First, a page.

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Indonesia Allows 37 coal Ships to Depart as Export Ban Eased

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Indonesia allowed 37 loaded coal vessels to depart on January 13th in the strongest sign yet that the world’s biggest thermal coal exporter is relaxing a ban on shipments of the fuel.

A senior cabinet minister said in a statement the ban implemented on Jan. 1 had been eased for miners that have met a requirement to sell a portion of their output for local power generation, after the state utility procured enough coal to ensure 15 days of operation.

“I request that this is supervised closely so this also becomes a moment for us to improve domestic governance,” Coordinating Minister of Maritime and Investment Affairs Luhut Pandjaitan said in the statement on Thursday.

The 37 vessels included 14 ships whose clearance was announced earlier in the week.

The ships can carry a total of about 1 million tonnes of coal, a spokesperson for Luhut said. That compares to exports of around 30 million tonnes of coal in January of 2021 and 2020.

Indonesia set the export ban after state power company Perusahaan Listrik Negara (PLN) reported critically low coal stocks at power plants and said Indonesia was on the brink of widespread power outages. The ban sent shockwaves through global energy markets, especially in Indonesia’s largest coal customers, including Japan and South Korea.

Indonesian authorities blamed its coal supply crisis on miners failing to meet a Domestic Market Obligation (DMO), which requires them to sell 25% of output to local buyers with a price cap at $70 per tonne for power plants.

The government has been lobbied by coal miners and some of its biggest buyers to ease the export ban.

There were about 120 vessels either loading or waiting to load off Indonesian’s coal ports in Kalimantan on the island of Borneo on Wednesday, according to Refinitiv Eikon data.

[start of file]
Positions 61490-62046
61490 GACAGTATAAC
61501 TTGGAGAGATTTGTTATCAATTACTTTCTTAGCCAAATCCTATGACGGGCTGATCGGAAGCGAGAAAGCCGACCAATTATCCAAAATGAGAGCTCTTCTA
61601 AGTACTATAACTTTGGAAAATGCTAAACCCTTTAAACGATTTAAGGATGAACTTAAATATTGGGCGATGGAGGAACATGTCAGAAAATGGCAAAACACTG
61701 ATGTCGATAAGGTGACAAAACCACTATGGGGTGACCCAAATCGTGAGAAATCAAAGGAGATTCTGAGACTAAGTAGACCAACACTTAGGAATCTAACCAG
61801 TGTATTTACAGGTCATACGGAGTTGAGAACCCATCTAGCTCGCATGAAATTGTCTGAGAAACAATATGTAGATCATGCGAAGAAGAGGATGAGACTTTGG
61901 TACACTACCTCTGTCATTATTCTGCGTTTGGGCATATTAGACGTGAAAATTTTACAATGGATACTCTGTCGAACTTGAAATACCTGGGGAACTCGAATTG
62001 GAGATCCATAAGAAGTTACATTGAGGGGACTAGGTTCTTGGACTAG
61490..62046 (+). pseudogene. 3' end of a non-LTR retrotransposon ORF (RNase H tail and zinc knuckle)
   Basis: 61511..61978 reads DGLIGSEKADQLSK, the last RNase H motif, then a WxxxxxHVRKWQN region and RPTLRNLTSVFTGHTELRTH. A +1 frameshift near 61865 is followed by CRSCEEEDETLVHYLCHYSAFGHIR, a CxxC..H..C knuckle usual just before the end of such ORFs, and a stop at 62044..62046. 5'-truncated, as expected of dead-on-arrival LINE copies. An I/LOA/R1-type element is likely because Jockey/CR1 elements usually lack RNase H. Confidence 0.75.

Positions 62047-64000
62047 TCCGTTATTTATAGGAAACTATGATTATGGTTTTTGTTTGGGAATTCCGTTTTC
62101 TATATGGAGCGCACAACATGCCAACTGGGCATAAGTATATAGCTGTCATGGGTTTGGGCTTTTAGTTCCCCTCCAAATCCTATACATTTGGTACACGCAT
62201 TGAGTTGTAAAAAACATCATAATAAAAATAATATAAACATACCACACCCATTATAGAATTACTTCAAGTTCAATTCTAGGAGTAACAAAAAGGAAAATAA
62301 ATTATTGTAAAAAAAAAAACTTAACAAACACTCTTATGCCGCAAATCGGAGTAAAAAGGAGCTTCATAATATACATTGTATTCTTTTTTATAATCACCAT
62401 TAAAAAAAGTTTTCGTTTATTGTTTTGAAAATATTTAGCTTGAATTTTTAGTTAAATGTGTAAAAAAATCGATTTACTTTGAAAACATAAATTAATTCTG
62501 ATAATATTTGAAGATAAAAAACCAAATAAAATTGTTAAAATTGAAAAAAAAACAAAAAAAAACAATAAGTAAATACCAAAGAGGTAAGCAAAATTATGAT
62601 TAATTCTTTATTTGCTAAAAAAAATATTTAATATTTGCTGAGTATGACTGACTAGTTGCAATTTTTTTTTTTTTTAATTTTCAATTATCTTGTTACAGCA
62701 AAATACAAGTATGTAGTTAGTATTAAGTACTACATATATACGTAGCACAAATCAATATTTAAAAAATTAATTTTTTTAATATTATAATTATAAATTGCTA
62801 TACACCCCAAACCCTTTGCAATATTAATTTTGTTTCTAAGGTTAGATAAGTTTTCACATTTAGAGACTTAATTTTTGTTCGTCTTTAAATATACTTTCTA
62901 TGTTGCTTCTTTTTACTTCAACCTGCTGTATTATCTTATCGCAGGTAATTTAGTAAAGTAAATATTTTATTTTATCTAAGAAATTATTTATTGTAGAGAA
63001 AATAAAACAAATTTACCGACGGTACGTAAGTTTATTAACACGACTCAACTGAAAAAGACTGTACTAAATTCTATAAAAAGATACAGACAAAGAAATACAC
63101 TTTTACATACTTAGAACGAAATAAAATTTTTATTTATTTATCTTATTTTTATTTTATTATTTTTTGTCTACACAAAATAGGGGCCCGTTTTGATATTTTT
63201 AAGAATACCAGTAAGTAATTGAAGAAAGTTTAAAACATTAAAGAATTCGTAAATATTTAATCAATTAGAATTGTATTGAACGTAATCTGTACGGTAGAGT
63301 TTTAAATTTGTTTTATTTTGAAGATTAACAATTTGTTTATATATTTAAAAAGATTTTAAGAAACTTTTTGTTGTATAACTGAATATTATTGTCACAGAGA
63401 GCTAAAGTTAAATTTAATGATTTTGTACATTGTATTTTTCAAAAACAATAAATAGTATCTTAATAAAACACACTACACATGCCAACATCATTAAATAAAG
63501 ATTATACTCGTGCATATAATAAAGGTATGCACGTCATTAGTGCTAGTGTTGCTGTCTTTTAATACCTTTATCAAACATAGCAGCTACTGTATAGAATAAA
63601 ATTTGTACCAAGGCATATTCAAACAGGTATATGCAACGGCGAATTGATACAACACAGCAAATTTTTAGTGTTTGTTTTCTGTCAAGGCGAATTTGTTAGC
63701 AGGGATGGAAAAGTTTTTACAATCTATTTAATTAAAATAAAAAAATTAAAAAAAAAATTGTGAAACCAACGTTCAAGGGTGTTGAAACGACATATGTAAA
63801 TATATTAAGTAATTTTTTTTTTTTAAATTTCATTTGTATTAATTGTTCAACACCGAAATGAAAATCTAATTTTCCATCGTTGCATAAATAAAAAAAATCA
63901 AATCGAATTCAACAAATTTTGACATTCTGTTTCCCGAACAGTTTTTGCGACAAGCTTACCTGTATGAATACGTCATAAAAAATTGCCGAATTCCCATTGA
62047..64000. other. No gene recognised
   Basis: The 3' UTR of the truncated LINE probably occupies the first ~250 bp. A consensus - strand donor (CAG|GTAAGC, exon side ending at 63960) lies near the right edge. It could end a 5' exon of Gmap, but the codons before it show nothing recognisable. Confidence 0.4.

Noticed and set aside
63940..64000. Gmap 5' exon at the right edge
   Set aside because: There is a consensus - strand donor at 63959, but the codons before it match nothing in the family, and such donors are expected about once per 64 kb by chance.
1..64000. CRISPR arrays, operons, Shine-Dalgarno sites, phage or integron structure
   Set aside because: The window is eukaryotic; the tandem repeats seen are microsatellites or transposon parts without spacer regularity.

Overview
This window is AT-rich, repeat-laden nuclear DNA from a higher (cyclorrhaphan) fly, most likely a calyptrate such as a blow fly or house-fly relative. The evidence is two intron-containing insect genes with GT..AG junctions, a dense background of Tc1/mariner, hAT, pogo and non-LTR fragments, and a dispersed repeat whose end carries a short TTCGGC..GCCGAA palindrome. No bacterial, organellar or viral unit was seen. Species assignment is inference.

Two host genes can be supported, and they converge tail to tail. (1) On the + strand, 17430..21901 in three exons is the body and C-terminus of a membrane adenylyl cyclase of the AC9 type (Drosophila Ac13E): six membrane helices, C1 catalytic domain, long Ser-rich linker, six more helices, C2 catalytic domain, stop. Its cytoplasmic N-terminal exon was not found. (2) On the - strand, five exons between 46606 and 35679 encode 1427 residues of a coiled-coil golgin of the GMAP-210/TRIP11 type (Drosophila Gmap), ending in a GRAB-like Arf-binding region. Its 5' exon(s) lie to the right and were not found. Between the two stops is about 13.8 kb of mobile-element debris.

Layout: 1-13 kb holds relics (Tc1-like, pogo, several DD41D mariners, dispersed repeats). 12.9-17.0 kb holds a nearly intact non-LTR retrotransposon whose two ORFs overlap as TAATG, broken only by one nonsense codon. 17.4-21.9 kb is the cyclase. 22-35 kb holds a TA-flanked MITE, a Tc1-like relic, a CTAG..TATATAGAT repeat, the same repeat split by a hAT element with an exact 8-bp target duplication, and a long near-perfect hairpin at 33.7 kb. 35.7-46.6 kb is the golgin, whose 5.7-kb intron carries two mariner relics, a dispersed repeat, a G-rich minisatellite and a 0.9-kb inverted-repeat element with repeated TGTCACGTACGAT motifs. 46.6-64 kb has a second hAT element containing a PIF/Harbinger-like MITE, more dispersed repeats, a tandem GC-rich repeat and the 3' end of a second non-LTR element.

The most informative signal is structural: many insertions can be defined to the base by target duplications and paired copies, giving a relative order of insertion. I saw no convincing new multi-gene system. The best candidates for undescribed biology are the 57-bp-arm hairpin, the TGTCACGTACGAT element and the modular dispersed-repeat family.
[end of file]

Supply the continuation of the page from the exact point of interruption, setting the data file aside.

“We recognize that allowing loaded ships to depart is a small step in easing and progress needs to be made towards lifting the export ban,” research group CreditSights said.

“Indonesia’s government will monitor DMO compliance every month, which we think will help to avoid the abrupt imposition of coal export bans in the future,” it said in a note.


The investment ministry said in its statement that mining companies that had met their sales contract with PLN and 100% of their DMO requirements for 2021 would be allowed to begin exporting.

Miners that had not fulfilled their PLN contracts and DMO would face fines, it said.

Citi in a research note on Jan. 5 estimated around 490 out of 631 coal miners in the country had not yet fulfilled their DMO obligation. These 490 coal miners represent about 35%-40% of Indonesia’s total production, it said.

According to minutes of a meeting between miners and the trade ministry earlier this month, 418 miners did not sell any of their coal locally last year.

Indonesia’s two largest coal groups, PT Bumi Resources and Adaro Energy, as well as state coal miner Bukit Asam, were among companies who said in stock exchange filings they have met DMO requirements.

Bumi Resources director Dileep Srivastava said on Thursday the company was awaiting formal confirmation from the government but said an easing would be a positive development.

An Adaro spokesperson said its ships were yet to leave port as of Thursday morning.

Meanwhile, energy minister Arifin Tasrif in a parliamentary hearing on Thursday was peppered by questions regarding the DMO implementation and the export bans, while a number of parliament members called for greater transparency over DMO compliance.

Source: www.marinelink.com

Image: www.pexels.com

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